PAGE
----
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Discussing COMEX Silver-Craig Hemke (06/04/2018)

Multiple stacks of silver bars

April 06, 2018

With the open interest in COMEX silver blowing out to a new all-time high yesterday, we thought it best to discuss again what this indicates and what it doesn't.

As of yesterday's COMEX close, the total open interest in COMEX silver is at an all-time high of 241,135 contracts.

This blows away the previous all-time high seen on April 20 of last year at 234,787 contracts. Let's first hit the basics...

At 241,135 contracts, total COMEX open interest represents 1,205,675,000 ounces of digital silver. The entire world will produce about 825,000,000 ounces of silver this year, so this open interest is now at a record 146% of global mine supply.

To understand how ridiculously over-leveraged this derivative market has become, compare COMEX silver to COMEX gold and COMEX copper:

  • COMEX gold OI 500,627 contracts = 50MM digital ounces vs mine supply of 90MM ounces = 55% of global mine suppl
  • COMEX copper OI 289,814 contracts = 7B pounds vs 40B pounds of mine supply = 18% of total mine supply

OK, now that you have some sense of the scale of this madness, let's move on. How about some history?

April 20, 2017 was a Thursday. This means that two days earlier, with COMEX silver OI at 227,984 and price at $18.40, there was a CoT survey. And what did this CoT show last year?

Large Spec Long = 128,378 Large Spec Short = 24,491 NET LONG 103,887 contracts

Commercial Long = 46,878 Commercial Short = 163710 (an all-time high) NET SHORT 116,832 contracts (also an all-time high)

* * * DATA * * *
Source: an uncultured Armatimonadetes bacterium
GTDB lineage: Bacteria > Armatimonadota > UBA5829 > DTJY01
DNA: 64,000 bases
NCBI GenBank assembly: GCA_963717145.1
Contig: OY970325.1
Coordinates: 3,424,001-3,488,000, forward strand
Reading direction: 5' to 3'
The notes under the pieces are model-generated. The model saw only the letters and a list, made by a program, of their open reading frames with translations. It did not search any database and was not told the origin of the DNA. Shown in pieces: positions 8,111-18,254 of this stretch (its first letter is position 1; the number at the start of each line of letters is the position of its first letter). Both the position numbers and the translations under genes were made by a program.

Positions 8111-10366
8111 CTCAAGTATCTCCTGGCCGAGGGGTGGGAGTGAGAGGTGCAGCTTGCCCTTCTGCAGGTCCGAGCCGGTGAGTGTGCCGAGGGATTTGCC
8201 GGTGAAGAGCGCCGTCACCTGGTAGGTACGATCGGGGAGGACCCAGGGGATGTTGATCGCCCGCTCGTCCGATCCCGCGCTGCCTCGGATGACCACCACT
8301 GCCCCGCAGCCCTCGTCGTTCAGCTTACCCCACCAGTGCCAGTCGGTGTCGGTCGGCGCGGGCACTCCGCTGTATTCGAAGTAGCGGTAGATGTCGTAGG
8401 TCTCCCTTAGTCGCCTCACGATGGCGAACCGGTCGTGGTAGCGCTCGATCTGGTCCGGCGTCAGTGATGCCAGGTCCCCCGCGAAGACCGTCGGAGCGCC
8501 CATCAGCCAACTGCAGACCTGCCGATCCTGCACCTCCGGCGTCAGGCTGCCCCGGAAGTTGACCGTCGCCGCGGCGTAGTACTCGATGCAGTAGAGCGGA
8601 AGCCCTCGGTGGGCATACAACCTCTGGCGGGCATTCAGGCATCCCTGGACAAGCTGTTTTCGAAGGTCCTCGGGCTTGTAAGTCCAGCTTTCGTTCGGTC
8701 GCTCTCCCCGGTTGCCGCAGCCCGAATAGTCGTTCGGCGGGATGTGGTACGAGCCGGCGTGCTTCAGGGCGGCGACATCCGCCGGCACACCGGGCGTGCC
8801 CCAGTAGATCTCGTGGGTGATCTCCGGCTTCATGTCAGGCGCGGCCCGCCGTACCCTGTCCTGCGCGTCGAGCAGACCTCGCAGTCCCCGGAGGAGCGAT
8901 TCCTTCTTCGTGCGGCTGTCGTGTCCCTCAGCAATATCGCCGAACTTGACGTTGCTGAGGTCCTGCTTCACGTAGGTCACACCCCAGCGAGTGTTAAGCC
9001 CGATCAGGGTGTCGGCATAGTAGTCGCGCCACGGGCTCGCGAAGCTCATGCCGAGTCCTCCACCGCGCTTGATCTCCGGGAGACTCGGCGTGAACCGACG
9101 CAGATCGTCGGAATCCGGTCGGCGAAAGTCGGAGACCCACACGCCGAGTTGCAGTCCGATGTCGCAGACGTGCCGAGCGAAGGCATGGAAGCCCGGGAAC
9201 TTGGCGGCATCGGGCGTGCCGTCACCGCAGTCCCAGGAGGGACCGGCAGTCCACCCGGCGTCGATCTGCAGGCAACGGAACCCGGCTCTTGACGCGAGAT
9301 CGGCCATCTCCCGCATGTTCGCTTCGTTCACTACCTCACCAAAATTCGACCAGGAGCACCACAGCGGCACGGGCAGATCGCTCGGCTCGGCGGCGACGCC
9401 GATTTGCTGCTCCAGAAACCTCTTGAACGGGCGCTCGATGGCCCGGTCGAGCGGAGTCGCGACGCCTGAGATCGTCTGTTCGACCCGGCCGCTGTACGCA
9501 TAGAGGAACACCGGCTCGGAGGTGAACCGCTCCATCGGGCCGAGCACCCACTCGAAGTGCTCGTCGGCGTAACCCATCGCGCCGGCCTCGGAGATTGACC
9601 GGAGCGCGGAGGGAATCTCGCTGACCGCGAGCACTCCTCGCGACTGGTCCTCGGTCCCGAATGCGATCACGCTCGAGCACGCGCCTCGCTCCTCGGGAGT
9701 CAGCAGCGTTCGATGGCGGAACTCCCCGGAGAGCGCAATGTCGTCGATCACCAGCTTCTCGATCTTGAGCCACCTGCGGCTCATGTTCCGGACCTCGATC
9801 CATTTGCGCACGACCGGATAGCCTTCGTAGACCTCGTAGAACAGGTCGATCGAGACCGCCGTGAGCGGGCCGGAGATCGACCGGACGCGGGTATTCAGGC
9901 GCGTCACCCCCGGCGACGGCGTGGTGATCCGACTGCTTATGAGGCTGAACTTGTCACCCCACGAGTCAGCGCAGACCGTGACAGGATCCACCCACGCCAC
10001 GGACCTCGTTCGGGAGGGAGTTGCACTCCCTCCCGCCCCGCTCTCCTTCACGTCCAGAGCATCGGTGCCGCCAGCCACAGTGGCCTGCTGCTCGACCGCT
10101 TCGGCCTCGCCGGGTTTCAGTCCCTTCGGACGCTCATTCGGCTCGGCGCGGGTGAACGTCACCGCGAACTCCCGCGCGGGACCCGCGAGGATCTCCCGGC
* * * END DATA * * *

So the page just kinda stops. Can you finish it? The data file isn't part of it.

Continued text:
So, with Large Specs NET LONG nearly 104,000 contracts and the Banks et al NET SHORT at an all-time high, what do you suppose happened next???

Of course you already know.

The Specs began to dump longs into the May17 contract expiration and price fell for next 13 consecutive days. The total decline was $2.03! Total open interest fell back to a low of 188,527 on Day 10 of this selloff and The Banks had fleeced The Specs once again.

Now let's compare this to present day by making some reasonable projections for tomorrow's updated CoT.

Last week's survey taken March 27 showed:

Large Spec Long = 60,786 Large Spec Short = 74,443 NET SHORT 13,657 contracts

Commercial Long = 82,087 Commercial Short 89,439 NET SHORT 7,352 contracts

You can already see the radical difference one year and $2 in price has made. And if last April's CoT virtually assured that the next move would be a washout of the Spec longs, why wouldn't the current CoT virtually assure that the next move would be a washout and squeeze of the Spec shorts?

But let's not stop there. Last week's CoT was a snapshot from five market days ago. Here's how things have changed since:

March 28: Price down 29¢ and OI up 8,800

March 29: Price up 2¢ and OI up 900

April 2: Price up 40¢ and OI down 900

April 3: Price down 28¢ and OI up 4,400

April 4: Price down 14¢ and OI up 8,400

Since total open interest rose on every sharp down day for price, it's very safe to conclude that the Large Specs have continued to pile into the short side of COMEX silver at every opportunity. So, while last week's disaggregated CoT looked like this...

An updated CoT, based upon projected changes through yesterday (Wednesday), would look like this: